When I was a young believer, I decided before God that I would attend the public prayer meeting in my church on alternate Wednesday evenings. In my immaturity I reckoned this every-other-week arrangement with God was a fair deal. However, when the first ”off” night came, I was miserable and quickly realized that I had made a mistake—I should have been at the prayer meeting! I thought of the first disciples when they returned from the Mount of Olives: they made their way immediately to an upper room to pray. This was a place to meet with their risen Lord! The assembly for prayer became a priority for them—they had a heart to pray.
First, they had a heart to pray because they were conscious of their dependence upon God. The disciples had just been given a commission that was humanly impossible. They knew their limitations—the fear, failures, and faults of the past—and they needed to pray.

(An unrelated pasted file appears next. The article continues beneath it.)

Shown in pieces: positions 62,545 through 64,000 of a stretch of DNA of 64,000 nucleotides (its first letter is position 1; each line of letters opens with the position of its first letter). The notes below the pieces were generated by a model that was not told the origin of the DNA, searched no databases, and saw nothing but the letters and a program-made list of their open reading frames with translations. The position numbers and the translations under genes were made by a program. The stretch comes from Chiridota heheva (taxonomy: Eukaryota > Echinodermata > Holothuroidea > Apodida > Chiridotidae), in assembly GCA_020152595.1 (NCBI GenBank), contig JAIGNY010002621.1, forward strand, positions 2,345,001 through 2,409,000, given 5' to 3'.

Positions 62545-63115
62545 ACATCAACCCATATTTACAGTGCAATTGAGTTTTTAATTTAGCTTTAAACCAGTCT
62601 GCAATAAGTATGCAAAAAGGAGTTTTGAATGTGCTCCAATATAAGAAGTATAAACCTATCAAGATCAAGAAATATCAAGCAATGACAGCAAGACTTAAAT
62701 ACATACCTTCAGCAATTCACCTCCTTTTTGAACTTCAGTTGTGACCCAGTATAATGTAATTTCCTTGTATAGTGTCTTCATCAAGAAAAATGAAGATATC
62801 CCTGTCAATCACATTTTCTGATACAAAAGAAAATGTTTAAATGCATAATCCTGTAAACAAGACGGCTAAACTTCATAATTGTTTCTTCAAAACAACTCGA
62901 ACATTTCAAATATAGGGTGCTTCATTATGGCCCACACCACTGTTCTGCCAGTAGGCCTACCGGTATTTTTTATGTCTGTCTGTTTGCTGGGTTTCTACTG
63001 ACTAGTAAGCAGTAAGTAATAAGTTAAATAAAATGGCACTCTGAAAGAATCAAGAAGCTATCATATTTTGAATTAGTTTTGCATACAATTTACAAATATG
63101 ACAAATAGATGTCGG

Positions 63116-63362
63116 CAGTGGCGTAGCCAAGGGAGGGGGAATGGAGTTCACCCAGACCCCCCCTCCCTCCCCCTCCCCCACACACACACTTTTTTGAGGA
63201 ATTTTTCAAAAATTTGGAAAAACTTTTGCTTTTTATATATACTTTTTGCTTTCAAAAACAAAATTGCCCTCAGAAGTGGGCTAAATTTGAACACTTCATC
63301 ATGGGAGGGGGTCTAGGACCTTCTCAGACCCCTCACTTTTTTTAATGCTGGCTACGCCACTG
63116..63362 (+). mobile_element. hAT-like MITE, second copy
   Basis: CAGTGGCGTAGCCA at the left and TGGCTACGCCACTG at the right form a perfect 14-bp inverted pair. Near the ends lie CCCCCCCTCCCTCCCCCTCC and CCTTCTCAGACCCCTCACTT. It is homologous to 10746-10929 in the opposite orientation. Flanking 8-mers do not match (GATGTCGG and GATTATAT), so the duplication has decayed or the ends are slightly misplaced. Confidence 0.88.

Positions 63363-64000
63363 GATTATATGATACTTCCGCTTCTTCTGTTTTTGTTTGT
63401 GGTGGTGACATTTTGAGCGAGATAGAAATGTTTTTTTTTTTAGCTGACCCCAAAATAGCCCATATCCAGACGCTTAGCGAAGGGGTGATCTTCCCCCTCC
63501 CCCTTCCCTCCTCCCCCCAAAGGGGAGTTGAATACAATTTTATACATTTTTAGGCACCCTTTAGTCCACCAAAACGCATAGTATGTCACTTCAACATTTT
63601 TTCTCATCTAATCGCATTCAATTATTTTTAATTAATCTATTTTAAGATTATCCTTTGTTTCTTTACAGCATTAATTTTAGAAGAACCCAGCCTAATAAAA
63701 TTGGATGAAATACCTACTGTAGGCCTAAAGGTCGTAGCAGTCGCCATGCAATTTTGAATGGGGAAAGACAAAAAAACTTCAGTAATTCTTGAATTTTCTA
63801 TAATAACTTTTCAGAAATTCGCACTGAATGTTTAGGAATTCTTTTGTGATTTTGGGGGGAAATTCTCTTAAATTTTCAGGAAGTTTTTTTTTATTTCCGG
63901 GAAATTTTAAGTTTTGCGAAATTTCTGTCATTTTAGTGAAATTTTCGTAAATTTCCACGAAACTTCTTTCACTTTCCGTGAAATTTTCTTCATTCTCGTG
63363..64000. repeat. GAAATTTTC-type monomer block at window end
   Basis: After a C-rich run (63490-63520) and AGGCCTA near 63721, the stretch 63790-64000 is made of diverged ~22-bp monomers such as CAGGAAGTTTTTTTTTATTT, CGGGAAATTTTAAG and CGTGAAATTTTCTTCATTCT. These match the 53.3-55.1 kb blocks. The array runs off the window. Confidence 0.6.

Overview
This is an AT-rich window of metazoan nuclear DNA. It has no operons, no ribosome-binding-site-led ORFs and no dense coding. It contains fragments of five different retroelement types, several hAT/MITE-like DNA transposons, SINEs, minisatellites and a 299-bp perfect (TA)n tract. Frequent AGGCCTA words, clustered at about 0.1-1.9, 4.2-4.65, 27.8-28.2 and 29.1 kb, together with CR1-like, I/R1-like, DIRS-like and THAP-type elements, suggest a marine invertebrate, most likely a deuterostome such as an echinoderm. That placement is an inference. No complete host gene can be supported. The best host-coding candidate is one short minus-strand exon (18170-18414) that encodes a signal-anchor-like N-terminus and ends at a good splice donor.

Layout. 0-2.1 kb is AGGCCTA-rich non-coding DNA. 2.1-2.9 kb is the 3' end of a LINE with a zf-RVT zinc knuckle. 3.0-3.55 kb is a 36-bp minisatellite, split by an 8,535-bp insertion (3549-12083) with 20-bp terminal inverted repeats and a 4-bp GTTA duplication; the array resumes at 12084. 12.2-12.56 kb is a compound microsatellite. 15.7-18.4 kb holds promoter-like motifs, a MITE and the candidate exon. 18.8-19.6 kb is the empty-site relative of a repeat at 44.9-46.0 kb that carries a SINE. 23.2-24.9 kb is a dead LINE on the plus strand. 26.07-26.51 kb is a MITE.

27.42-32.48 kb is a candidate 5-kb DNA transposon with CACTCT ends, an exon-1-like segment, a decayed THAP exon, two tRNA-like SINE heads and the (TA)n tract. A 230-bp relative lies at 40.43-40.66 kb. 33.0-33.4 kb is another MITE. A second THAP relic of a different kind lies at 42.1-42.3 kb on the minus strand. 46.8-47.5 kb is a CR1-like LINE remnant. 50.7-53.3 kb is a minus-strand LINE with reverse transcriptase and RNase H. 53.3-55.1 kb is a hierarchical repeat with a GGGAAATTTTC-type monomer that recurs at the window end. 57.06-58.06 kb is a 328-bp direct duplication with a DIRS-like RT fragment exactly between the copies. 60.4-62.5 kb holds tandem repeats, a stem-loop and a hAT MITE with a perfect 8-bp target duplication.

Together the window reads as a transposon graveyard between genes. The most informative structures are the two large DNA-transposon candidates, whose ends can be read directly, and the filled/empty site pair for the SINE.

Secondly, they had a heart to pray because they had a genuine desire for the blessing. To put it simply, they longed to know the power that Christ had spoken about! When they heard him speak of the promised Holy Ghost, a burden for Him arose within their hearts.
Thirdly, they had a heart to pray because they believed the promise of God. Christ had spoken of something that had never happened before. While the Holy Spirit was active previously, the outpouring of the Spirit was something else. Christ had promised these men a fullness of power that up until now had not been experienced—and they believed Him. They had heard the promise of Christ and they went to plead that promise in prayer.
Prayer is important for the church. Let’s stop making selfish excuses to be absent, and let us, like the early church, assemble with the saints for prayer. To do otherwise evidences spiritual independence, lack of desire, and unbelief.